Sporting HQ


‘The Tomahawk’: How the big men are taking advantage of stoppages more than ever

If you’ve been watching ruck contests closely this year it wouldn’t be a stretch to say that the ruckmen are seemingly taking it out of the ruck more than ever. This phenomenon is enabled by the 2019 AFL rule changes whereby a ruckman who takes possession directly from a stoppage is no longer treated as having had prior opportunity, in tandem with the need to nominate your ruckman. Unsurprisingly, this has led to the prospect of taking the ball directly out of the ruck becoming an increasingly important aspect of stoppage planning, with teams getting much better at it.

How Rucking has changed

However, with less rotations this year and the 6-6-6 rule, fatigue is becoming more of a factor than ever, meaning that big-bodied key position players often find themselves nominating for ruck contests to rest their designated rucks. It is these contests that prompt size mismatches, allowing the big player to push out their opposition and get a big clearance or shot on goal, skipping the middleman and making stoppages an easier 1v1 contest. Moreover, with how new the rule is there has been lots of confusion around its application, with umpires not knowing at what stage the rucks have achieved prior opportunity, meaning there is almost little to no consequence to taking it out of the ruck at times.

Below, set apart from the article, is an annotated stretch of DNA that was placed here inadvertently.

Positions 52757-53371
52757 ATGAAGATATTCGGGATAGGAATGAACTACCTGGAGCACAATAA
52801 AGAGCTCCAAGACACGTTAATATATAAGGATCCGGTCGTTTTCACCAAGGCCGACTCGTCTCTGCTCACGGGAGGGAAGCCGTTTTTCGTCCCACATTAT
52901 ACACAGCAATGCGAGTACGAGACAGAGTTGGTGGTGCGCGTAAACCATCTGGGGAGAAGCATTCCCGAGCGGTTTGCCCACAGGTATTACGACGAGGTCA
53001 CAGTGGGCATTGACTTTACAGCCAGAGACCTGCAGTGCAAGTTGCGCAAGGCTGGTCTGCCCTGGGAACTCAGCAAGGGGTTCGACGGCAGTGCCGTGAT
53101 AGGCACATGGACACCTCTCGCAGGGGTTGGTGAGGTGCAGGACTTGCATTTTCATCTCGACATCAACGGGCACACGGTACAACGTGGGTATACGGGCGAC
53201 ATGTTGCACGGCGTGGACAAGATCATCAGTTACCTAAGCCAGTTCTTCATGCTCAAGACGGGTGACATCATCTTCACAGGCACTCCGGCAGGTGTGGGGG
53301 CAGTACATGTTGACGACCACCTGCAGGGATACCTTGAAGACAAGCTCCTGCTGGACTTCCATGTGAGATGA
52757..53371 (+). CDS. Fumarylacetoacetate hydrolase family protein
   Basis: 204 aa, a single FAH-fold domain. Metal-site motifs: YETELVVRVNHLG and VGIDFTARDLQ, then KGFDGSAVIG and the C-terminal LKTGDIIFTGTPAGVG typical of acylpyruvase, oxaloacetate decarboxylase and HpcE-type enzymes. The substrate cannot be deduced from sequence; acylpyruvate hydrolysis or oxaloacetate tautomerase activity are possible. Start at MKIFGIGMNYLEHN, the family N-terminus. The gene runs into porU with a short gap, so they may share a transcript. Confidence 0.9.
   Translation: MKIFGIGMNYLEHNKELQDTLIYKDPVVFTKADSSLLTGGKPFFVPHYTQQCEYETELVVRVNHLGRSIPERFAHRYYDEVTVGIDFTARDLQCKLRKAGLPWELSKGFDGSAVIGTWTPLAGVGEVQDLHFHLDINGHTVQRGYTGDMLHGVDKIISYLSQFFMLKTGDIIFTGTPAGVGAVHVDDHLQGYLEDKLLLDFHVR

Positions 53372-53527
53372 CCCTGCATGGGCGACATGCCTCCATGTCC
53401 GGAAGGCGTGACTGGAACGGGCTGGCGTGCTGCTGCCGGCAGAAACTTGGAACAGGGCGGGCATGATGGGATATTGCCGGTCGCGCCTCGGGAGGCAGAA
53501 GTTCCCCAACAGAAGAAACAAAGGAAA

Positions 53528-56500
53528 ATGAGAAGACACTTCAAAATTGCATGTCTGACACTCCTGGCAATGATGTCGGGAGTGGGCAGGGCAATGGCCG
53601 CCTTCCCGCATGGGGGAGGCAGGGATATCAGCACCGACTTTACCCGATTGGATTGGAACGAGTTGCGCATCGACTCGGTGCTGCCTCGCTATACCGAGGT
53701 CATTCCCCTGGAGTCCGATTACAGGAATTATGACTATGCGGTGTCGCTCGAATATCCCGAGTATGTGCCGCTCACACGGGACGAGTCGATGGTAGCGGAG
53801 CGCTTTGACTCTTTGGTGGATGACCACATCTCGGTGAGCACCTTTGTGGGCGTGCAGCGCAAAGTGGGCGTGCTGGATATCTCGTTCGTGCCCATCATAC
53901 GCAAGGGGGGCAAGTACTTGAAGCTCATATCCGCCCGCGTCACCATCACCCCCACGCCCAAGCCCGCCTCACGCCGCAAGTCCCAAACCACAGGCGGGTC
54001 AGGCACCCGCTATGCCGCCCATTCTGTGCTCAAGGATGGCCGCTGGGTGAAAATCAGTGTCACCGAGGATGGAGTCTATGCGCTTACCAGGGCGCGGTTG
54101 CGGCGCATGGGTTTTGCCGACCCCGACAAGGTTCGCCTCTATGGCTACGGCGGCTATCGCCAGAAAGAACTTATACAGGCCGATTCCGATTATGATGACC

Essentially, this situation is becoming more common in our game, leaving commentators very aware of the idea but unable to put a proper label on it, often telling the viewers to watch out for ‘x player’ or simply identifying the size difference in ruck contests. One of the biggest proponents of this increasingly important strategy would be the 32-year-old key forward Tom Hawkins, whose sheer size and strength allows him to easily shove out opposition ruckman and have a quick ping on goal when possible. This has prompted us here at SportingHQ to think that this pushout and grab in ruck contests near the face of the goals should be given a name, for the benefit of commentators, strategists, as well as the viewers at home.

Naming this phenomenon

To do this we have looked across the pond towards sports where specific moves have been named after the players who used them. Within soccer/football, the primary examples would be how Johan Cruyff famously turned defenders inside out with his dribbling move later named the ‘Cruyff Turn’ and how Antonin Panenka lightly chipped the ball straight down the middle from a penalty, prompting that shot to be called the ‘Panenka’. In terms of basketball, the practically un-guardable ‘Dream Shake’ was named in honour of Hakeem Olajuwon. Lastly but perhaps most relevant, the niche action of ‘Mankading’ whereby the bowler would halt their runup and stump the non-striker was named after India’s Vinoo Mankad, something which has left the second batsmen forever conscious of when they start their run.

‘The Tomahawk’

With this in mind, we’ve gone over a couple names for taking it out of the ruck for a quick fire shot on goal, ultimately coming up with ‘The Tomahawk’. This name refers directly to Tom Hawkins’ nickname and helps bring a unique sense of legacy and culture to the game that should hopefully help to further immortalise the players who have contributed to the changing of our game. Regardless, we are certainly open to suggestions on what we should all dub this move and hopefully we see it being identified a bit more in games.

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